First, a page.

Let's say AdMob is used in a mobile app. AdMob collects data and transfers it to Google. There is no longer any access possible to the data by the developer. Is the app creator liable for Google's use of the data?

  • IFAIK, it would already not be allowed to publish an app in the EU that sends personal data of the user to Google. So the app creator already made a mistake when publishing the app. Commented Oct 29, 2020 at 19:25
  • Then what about the vast ocean of apps that use AdMob without any GDPR consent!! Commented Oct 29, 2020 at 19:37
  • They are sending IP address to Google and not even asking about age. Commented Oct 29, 2020 at 19:38
  • It depends on what "sending IP address" means: 1) The app determines the IP address of the own device and sends it to Google: This would definitely be forbidden. 2) The app "only" loads some file from the internet: There was some article on the web site of the German publishing company "Heise" about this topic (unfortunately in German language) Obviously, some lawyers say that this is not allowed, however, their argumentation published on the "Heise" site is based on a wrong premise about how the Internet works. So it is not known... Commented Oct 29, 2020 at 20:04
  • So is using AdMob without GDPR notice legal? Commented Oct 29, 2020 at 20:15

1 Answer 1


A data controller is whoever determines the means and purposes of processing. It is possible that multiple controllers jointly determine the means and purposes. However, someone can only be controller over processing activities where they actually have the ability to influence these decisions (see e.g. the Fashion ID case).

The provider of an app does not have any control over what Google does on its servers with the collected data, unless Google were a data processor for that particular processing activity. Thus, the app provider is not a data controller for Google's subsequent processing, and is not responsible for Google's GDPR compliance.

HOWEVER, the app provider is a data controller regarding what happens within the app (including any SDKs, libraries, or frameworks). The app provider is data controller for processing activities such as “collecting data” and “sending data to Google”. These processing activities must comply with the GDPR (if GDPR applies), for example they need a legal basis. Under some circumstances there might be a legitimate interest for sending data to another data controller. But in the context of behavioural advertising, such a legitimate interest would be very weak and would not pass the required balancing test. Instead, the app provider would likely have to collect consent.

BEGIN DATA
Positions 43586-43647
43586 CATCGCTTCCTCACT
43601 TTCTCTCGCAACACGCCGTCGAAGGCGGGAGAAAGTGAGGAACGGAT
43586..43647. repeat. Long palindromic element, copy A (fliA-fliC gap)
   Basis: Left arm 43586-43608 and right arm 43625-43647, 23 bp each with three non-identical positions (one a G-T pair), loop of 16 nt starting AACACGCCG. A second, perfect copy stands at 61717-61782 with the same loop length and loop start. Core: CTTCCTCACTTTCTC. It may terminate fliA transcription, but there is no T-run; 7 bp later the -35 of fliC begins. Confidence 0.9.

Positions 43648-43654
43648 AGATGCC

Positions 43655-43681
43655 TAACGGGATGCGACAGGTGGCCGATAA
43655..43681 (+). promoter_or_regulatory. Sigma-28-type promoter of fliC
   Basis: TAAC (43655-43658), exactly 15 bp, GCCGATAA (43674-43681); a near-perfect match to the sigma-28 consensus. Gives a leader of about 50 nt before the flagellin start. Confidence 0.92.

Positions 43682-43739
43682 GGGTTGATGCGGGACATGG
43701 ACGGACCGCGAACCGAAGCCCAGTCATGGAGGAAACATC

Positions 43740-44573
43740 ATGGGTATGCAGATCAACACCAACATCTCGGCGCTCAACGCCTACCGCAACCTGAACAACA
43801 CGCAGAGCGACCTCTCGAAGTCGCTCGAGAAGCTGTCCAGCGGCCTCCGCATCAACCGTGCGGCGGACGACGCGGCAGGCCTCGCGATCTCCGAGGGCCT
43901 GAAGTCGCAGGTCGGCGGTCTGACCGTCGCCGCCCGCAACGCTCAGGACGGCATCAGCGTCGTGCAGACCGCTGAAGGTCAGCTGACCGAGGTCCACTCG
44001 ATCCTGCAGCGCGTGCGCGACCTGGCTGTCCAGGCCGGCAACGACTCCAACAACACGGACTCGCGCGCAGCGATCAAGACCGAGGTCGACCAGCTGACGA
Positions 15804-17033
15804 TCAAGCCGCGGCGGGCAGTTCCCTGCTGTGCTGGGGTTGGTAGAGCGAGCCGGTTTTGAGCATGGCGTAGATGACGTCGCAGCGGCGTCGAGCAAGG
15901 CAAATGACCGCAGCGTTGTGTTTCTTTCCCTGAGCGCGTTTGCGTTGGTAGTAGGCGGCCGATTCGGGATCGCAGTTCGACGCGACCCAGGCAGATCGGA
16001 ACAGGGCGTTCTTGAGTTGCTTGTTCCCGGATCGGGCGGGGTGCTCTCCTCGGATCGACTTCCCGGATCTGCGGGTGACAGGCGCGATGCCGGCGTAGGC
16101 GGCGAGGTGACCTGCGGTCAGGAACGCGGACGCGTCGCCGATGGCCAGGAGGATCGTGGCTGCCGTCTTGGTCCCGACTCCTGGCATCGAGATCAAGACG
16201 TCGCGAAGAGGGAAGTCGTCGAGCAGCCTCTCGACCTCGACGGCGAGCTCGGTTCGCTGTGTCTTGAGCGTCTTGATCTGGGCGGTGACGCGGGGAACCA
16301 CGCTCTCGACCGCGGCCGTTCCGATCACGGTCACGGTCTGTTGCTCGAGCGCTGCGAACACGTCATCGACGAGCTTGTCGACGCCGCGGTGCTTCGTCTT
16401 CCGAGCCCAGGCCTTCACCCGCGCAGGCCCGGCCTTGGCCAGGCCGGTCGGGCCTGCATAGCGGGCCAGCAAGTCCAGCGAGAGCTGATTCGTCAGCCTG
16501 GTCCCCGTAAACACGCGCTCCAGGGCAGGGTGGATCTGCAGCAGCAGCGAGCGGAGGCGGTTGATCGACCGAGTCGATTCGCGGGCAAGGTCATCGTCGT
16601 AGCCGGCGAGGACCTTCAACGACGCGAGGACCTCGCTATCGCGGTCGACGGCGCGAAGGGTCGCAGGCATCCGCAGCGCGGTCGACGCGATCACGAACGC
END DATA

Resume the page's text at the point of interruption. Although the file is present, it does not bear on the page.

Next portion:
This is very similar to the question of whether a website can embed content from Google services such as YouTube videos, which would necessarily share data with Google. I have written related answers here and there.

You are correct that many apps do not collect valid consent before showing ads. GDPR/ePrivacy enforcement in this space is rather lacking, especially since many offenders are outside of the EU. However, this doesn't mean such illegal data processing by apps would be OK.

  • I'm glad I could resolve the question. But do not forget the third paragraph: You're not responsible for what Google does as a controller, but you're not necessarily allowed to share data with Google in the first place. The Fashion ID case is very relevant here, though it is about a slightly different scenario: the question whether a website is a data controller for processing that occurs through embedding a Facebook “Like” button.
    – amon
    Commented Nov 5, 2020 at 15:28
  • So I can send a quaterly email to google stating GDPR regulation to ensure I have reminded all my controller of their responsibility. Commented Nov 5, 2020 at 15:37
  • The only doubt(not related to this question that remains) (which I am not asking now) is are hosting providers responsible as data controllers for ip address logs (for static github pages website) which I guess is yes. Commented Nov 5, 2020 at 15:39
  • @compenthusiast Hosting providers should be data processors acting on your behalf, not controllers acting on their own behalf. As to regularly sending a GDPR reminder to Google, another controller: what purpose would that serve? It seems rather pointless.
    – amon
    Commented Nov 5, 2020 at 20:21
  • Google statement is pointless I realized that . Commented Nov 6, 2020 at 5:13

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